This method of bringing in a new detail or making a space feel fresher, sportier or more grand is really taking off right now. Striping can add visual height to a room or visual width. It can help you create a hip vibe or give you a great backdrop for classic styling such as a French Provence look. What are the different striping looks?
"A wide, even stripe is classic. It works great in a French styled room or a more feminine look. Varigated or uneven width striping is much more active and young, Jackie Brown, Interiors by Jackie Brown said. "This look is great for a teen’s room or in a basement playroom. Horizontal striping, versus vertical striping can really make a room feel more broad. Consider a collection of three stripes running just above eye level in three similar but different colors to create interest in a room that may not have a lot of architectural character."
"Striping can also be used to create a faux (or false) wainscoting or a chair rail look. (Show purple/tan image) It can also be used to highlight or “frame” a window or other niche feature in your room."Any other ways we can use striping?
"Chevron patterns are super hot right now, and it’s just a more complicated stripe. If you are doing an accent wall, find the center and work outward. Remember, it may not be even when you get to the ends of the walls. Pencil, ruler, level, tape and patience are all you need," Brown said. "Don’t forget you can incorporate striping in accessories too using the same methods….like these vases and pillows."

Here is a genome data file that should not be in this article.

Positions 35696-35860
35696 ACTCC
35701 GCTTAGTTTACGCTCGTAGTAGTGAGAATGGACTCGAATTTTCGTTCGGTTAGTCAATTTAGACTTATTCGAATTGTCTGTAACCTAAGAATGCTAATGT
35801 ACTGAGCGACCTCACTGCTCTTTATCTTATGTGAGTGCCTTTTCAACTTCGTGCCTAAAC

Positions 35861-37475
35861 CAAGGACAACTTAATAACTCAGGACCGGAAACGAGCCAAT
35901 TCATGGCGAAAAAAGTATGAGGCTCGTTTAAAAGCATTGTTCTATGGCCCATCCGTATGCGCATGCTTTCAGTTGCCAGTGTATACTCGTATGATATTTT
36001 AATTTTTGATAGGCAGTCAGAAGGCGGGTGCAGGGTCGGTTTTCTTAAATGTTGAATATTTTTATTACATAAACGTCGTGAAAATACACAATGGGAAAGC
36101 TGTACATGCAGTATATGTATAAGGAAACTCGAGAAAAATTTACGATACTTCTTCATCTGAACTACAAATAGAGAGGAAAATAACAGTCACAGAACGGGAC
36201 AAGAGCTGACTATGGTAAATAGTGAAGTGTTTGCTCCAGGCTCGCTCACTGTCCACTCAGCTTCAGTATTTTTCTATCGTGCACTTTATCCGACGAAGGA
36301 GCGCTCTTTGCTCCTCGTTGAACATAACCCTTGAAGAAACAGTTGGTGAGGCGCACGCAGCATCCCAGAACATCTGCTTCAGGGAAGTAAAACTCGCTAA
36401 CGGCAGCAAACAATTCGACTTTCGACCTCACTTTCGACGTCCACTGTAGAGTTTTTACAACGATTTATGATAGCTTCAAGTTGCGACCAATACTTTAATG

Jackie Brown provides a step-by-step guide to creating your own striped look:
First put down the base coat to the wall as recommended on the paint can. I would give it a whole extra day to dry and cure so that the taping for the stripes will not peel off the base coat. Second, measure out in pencil (NOT PEN or MARKER!) where you want the stripe. Remember that most walls are NOT square, and it’s best to pick a point on the wall and level from that point instead of leveling from the ceiling or floor. Third, lay out your tape on the outer edges of the stripe and press with a cloth covered utility knife to be sure it’s secure. Next, if it’s a textured wall, I like to fill in any tape gaps with the base color…just one coat will get in those cracks and give you a crisp line. After that dries, roll on the first coat of striping paint. Per the paint instructions, after you roll on the second coat, slowly remove the tape in a downward motion to give you a crisp line. I always recommend removing the tape when the second coat is damp but use caution.Interiors by Jackie Brownwww.interiorsbyjackiebrown.com